On the other hand, a miracle is a violation of the laws of nature; thus, all the experience of humanity contradicts the claim that a miracle occurred. Besides, a miracle, as a highly improbable occurrence, needs extremely strong evidence to confirm it; on the other hand, the testimony is rather weak if compared to the evidence which shows that a miracle cannot take place. Thus, Hume concludes that a belief in miracles is unreasonable.
Noteworthy, Hume’s argument is epistemological, but it is hard to object against the reality of miracles in principle. A miracle is by definition a violation of the laws of nature, so it cannot be objected to by referring to the laws of nature.
Therefore, a miracle can be defined as a violation of the laws of nature; in Christianity, it is believed to be caused by a divine or otherwise supernatural intervention. There are some arguments against the reality of miracles; Hume’s epistemological argument is one of the most well-known ones.
The five pillars of Islam are
- shahadah or the confession of faith;
- salat, or prayer;
- zakat, or the obligatory tax in favor of the poor;
- sawm, or fasting during the month of Ramadan,
- hajj or a pilgrimage to Mecca.
The five pillars of Islam are believed to be obligatory by the adherents of the faith and thought to constitute the foundations of a Muslim’s life.
- Shahadah. Every Muslim is required to state: “there is no god but God (=Allah), and Muhammad is his prophet”. It must be recited at least once in the life of a Muslim, but is, in fact, the most common act of an Islamic adherent, resembling a prayer.
- Salat. Muslims are required to pray 5 times a day: in the dawn, midday, afternoon, evening, and night. A Muslim must face Kaaba (in Mecca) while praying.
- Zakat. A Muslim is obliged to pay a special tax to help the poor; usually, it equals 2.5% of a Muslim’s capital and income per year.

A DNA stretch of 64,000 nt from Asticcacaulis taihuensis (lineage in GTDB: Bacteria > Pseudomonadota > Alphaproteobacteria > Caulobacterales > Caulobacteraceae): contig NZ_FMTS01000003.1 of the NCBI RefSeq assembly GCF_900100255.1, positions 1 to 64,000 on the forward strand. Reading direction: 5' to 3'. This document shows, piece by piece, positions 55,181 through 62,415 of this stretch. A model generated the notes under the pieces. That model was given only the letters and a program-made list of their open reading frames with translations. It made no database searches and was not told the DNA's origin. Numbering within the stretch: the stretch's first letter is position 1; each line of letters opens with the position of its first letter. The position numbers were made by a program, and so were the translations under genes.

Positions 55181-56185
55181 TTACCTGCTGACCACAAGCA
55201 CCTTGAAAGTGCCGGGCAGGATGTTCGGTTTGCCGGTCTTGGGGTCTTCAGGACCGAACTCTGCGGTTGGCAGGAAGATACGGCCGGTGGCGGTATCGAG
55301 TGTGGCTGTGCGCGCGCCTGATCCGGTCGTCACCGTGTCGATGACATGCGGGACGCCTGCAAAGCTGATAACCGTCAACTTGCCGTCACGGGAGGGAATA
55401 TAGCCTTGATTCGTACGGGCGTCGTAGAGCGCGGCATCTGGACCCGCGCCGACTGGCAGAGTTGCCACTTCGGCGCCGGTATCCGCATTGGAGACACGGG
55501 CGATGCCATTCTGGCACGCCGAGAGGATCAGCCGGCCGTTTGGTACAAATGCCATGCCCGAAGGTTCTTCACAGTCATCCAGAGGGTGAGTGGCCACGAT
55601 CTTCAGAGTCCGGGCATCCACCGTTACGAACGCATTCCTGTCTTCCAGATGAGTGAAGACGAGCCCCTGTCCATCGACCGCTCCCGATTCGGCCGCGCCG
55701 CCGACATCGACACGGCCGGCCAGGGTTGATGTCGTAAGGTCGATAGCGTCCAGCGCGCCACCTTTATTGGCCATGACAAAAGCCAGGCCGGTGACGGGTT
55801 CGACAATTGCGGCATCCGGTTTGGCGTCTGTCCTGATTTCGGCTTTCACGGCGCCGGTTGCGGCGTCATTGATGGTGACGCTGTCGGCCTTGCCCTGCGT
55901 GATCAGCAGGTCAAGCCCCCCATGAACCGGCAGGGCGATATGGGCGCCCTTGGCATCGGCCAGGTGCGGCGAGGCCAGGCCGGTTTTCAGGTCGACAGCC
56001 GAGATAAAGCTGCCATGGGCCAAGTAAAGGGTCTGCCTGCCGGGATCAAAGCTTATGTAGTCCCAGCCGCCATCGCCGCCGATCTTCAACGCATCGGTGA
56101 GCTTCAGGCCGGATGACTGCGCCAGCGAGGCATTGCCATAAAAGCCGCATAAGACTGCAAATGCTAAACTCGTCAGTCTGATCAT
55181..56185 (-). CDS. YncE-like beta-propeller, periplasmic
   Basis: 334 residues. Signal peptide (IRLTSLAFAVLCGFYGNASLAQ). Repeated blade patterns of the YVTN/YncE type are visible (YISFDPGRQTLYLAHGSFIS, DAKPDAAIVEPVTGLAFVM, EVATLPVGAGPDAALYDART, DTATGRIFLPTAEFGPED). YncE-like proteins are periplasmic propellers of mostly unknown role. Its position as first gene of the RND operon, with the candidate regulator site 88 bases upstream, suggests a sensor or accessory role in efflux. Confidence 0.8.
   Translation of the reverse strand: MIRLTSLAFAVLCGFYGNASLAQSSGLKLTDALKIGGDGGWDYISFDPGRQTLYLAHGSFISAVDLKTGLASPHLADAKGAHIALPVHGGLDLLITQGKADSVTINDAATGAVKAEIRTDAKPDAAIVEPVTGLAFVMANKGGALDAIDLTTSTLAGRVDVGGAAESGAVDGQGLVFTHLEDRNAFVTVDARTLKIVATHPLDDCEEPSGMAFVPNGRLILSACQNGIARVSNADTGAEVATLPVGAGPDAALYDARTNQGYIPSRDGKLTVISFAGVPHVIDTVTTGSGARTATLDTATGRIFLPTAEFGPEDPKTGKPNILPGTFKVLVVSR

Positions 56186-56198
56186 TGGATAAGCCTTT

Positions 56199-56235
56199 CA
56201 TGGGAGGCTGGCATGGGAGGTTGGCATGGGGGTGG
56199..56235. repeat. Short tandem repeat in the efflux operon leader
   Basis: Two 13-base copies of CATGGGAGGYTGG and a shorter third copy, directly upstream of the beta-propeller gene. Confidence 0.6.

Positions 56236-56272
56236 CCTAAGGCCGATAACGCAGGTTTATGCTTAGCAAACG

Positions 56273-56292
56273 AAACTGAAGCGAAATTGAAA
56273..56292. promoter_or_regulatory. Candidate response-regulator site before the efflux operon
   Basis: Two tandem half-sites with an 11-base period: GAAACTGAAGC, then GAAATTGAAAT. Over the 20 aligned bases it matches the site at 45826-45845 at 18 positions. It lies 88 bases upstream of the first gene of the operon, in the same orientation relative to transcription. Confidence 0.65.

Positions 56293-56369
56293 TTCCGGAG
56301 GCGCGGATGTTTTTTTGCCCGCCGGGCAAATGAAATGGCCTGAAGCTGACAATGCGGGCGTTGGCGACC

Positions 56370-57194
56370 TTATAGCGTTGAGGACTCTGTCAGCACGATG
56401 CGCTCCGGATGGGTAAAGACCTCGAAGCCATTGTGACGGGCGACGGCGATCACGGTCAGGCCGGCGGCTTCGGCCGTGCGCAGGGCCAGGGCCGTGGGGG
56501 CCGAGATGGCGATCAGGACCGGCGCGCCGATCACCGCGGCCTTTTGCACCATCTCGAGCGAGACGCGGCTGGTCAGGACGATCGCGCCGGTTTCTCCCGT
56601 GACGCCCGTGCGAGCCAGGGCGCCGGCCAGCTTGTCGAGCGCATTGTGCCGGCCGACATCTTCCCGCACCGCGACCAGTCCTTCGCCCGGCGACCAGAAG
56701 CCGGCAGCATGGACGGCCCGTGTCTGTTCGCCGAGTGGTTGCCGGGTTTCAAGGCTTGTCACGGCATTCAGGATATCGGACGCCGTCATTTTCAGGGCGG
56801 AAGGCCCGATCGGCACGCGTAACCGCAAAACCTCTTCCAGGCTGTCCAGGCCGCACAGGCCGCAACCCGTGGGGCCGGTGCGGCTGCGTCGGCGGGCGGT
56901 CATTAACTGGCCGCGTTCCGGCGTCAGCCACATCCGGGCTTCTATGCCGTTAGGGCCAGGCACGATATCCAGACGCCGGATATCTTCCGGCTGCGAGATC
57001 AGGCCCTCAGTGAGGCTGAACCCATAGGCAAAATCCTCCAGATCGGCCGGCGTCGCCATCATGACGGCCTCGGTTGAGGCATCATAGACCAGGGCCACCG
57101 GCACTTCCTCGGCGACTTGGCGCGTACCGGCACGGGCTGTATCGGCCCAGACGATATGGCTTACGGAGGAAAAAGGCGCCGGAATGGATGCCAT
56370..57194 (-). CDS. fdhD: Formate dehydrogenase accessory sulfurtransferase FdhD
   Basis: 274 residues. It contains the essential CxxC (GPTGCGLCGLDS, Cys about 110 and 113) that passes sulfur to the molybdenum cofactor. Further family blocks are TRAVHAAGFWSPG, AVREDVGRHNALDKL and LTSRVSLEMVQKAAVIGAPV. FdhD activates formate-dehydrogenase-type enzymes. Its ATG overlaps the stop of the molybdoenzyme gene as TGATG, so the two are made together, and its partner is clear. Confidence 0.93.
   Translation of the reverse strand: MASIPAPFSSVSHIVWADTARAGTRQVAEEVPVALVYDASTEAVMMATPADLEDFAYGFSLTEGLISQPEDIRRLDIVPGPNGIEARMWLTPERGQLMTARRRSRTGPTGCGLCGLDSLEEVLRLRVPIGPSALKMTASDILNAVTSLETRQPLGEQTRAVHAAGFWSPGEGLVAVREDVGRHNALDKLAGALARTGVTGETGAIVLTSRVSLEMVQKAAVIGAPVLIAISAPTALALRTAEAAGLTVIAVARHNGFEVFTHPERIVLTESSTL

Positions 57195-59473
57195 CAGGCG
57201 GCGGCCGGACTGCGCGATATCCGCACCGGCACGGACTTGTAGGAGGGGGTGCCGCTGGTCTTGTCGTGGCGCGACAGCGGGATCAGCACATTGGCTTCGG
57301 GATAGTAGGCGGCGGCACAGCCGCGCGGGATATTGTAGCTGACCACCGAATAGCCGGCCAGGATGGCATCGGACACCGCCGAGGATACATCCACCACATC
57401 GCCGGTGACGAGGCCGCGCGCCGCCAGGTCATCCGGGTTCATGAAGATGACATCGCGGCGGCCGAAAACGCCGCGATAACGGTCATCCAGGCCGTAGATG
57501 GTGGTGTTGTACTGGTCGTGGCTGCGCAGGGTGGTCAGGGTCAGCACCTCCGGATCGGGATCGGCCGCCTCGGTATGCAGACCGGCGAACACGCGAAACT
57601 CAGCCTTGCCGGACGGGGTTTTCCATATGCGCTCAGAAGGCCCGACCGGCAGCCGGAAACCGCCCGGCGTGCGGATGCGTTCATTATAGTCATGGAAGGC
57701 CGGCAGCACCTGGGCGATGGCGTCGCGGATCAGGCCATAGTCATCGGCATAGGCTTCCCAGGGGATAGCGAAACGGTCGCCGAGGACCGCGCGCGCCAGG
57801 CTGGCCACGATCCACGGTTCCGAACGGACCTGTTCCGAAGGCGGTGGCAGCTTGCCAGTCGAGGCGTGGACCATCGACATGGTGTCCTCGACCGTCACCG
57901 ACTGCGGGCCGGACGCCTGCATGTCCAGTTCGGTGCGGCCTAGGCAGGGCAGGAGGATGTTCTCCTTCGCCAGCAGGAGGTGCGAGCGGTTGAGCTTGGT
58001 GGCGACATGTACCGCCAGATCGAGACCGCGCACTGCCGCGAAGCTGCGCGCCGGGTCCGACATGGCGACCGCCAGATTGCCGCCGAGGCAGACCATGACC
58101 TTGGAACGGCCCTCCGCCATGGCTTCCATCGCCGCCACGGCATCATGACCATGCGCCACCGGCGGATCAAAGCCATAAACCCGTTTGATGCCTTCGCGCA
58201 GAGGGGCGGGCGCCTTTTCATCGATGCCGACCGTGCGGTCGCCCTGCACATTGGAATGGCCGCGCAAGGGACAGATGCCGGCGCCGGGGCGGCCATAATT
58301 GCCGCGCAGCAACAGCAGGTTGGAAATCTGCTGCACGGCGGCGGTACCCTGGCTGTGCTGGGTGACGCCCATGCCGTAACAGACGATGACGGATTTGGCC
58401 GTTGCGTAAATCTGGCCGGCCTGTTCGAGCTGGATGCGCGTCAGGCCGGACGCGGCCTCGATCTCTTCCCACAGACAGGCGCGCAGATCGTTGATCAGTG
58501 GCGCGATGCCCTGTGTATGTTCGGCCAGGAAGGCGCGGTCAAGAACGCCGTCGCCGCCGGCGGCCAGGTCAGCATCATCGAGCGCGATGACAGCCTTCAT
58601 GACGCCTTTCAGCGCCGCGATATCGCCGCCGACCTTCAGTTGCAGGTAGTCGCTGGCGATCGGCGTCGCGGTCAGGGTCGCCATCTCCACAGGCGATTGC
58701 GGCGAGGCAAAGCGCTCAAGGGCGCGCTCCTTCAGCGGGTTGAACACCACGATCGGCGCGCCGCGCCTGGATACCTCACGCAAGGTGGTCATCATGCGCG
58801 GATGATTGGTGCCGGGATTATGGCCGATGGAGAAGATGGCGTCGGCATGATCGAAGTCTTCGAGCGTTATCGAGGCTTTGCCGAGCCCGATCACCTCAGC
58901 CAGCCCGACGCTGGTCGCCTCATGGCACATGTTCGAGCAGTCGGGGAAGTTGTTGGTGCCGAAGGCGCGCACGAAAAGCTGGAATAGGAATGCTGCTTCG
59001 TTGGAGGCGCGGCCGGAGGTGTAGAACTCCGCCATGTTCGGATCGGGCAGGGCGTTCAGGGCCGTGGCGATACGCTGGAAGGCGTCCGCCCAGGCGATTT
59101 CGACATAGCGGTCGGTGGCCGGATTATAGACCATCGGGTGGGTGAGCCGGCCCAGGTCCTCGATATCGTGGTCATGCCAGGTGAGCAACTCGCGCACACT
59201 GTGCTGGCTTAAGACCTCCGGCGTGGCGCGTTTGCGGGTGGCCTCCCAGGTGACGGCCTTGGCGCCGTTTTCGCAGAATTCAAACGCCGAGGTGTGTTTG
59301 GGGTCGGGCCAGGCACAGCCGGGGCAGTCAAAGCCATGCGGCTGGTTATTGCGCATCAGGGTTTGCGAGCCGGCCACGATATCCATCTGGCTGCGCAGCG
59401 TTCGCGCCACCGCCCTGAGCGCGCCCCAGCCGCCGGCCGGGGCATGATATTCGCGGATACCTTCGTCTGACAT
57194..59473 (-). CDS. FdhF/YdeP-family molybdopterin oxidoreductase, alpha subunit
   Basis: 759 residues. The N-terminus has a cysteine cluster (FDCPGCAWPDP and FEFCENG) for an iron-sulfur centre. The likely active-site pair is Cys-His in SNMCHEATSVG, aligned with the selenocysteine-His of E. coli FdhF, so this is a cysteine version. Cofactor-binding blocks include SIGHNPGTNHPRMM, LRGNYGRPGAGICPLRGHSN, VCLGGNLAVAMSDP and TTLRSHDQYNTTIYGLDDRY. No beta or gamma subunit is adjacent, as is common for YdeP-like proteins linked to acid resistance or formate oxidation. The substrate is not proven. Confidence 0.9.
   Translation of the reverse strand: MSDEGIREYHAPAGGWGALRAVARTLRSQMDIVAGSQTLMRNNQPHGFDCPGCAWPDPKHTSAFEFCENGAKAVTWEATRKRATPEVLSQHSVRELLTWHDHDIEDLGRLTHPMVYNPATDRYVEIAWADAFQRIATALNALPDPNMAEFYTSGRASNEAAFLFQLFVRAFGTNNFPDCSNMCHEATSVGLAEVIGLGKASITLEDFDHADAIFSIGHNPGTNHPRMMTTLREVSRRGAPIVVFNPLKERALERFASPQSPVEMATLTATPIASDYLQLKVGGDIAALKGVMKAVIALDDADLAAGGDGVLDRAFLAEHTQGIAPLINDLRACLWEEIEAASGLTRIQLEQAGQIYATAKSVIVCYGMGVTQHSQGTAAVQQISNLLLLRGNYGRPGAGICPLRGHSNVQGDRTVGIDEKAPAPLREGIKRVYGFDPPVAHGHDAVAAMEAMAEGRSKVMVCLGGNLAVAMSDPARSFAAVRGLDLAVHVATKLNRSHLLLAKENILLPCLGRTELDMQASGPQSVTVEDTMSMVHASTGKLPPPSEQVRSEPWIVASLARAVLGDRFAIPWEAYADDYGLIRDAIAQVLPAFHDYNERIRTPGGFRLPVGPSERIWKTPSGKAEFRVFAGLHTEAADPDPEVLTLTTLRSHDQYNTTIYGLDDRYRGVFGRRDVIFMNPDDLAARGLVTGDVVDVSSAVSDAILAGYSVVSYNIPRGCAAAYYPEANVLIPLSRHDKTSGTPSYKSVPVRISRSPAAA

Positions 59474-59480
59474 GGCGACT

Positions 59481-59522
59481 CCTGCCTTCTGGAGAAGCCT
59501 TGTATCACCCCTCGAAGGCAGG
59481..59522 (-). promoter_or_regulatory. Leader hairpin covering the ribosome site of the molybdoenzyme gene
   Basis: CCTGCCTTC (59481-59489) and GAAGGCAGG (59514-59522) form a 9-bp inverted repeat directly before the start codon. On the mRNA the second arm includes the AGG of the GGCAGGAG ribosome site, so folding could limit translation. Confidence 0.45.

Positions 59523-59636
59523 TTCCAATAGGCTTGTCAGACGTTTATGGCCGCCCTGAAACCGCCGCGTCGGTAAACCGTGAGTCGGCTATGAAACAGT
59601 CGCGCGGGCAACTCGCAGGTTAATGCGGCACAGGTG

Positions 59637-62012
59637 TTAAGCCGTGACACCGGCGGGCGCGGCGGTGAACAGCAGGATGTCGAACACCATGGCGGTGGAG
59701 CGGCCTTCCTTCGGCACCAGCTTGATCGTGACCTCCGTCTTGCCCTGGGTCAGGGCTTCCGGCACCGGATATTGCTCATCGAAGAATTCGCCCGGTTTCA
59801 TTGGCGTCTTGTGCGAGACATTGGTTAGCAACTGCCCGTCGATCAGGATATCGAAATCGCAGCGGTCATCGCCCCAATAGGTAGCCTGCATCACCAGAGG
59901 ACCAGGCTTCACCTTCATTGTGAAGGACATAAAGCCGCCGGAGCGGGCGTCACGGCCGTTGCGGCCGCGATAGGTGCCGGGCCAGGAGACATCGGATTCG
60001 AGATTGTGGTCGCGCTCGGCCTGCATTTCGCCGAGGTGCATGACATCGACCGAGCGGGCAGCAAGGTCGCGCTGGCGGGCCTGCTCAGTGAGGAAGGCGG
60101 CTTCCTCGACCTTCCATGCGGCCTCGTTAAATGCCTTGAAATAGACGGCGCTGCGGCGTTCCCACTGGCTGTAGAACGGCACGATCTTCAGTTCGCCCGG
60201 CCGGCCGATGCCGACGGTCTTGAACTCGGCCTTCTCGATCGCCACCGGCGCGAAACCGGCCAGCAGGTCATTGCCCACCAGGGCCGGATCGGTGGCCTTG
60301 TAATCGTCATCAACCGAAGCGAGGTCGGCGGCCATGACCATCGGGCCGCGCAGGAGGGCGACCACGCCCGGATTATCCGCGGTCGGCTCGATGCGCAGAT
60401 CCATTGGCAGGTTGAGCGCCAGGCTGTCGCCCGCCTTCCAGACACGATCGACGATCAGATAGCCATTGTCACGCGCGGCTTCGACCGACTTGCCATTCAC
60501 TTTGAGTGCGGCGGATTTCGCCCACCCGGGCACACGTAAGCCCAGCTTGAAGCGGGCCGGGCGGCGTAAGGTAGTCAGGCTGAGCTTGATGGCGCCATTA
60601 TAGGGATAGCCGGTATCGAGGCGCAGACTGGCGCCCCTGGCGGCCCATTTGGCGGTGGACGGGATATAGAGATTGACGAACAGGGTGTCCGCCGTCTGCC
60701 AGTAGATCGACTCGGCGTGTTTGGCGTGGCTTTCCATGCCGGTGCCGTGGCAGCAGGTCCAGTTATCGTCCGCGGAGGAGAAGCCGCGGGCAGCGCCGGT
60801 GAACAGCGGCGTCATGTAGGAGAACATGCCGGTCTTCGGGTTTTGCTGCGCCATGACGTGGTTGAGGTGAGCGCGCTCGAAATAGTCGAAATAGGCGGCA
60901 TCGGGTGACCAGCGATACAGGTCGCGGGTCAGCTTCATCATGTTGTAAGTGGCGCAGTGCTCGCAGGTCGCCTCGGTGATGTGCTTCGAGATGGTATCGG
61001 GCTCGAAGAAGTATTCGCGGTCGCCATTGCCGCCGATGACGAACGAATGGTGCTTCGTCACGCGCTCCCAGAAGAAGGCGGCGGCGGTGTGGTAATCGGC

- Sawm. Muslims fast during the month of Ramadan, which occurs at various times of the year. Muslims are not allowed to drink, eat, smoke, or have intercourse during daylight time. Only after dusk, the prohibition is lifted.
- Hajj. Hajj is a pilgrimage to Mecca, which an adult must carry out at least once in their lifetime if they are capable of doing so. It occurs during the month of Dhu al-Hijjah.
Thus, the five pillars of Islam are obligatory practices for any Muslim and are believed to form the basis of a Muslim’s life.
- One of the key similarities between Judaism, Christianity, and Islam is that all of them (at least partially) use what is called the Bible by Christians. On the other hand, they use it to a different extent. Judaism only uses 24 books divided into 3 sections: Torah, Nevi’im, and Ketubim, together abbreviated as Tanakh. Christians utilize all these books, calling them (and some additional books, in some Christian groups) the Old Testament, and also use the New Testament. Finally, Muslims only use certain parts of the Bible, believing them to be a revelation from God, but believe that Bible is partially corrupted; the Quaran is regarded as the main book in Islam and is believed to have been dictated to Muhammad by God via Gabriel the angel. Interestingly, Muslims call Christians and Judaists “the people of the book”, and believe they still can be saved.
- All the three religions are considered to be monotheistic. However, Judaism and Islam are strictly monotheistic, believing in one God. On the other hand, the Christian God is believed to be one and to be three simultaneously; the Trinity comprises the Father, the Son, and the Holy Spirit. The Christian God is “one essence”, but, at the same time, three persons.
- All the three religions believe in messiahs and prophets, in the Judgment Day, in Paradise, and Hell. All the three religions have their Commandments, and their adherents practice fasting.
- In Christianity, Jesus is the son of God. In Islam, he is *a* prophet. In Judaism, he is a false messiah.
- In Islam and Judaism, it is obligatory to have several prayers during the day.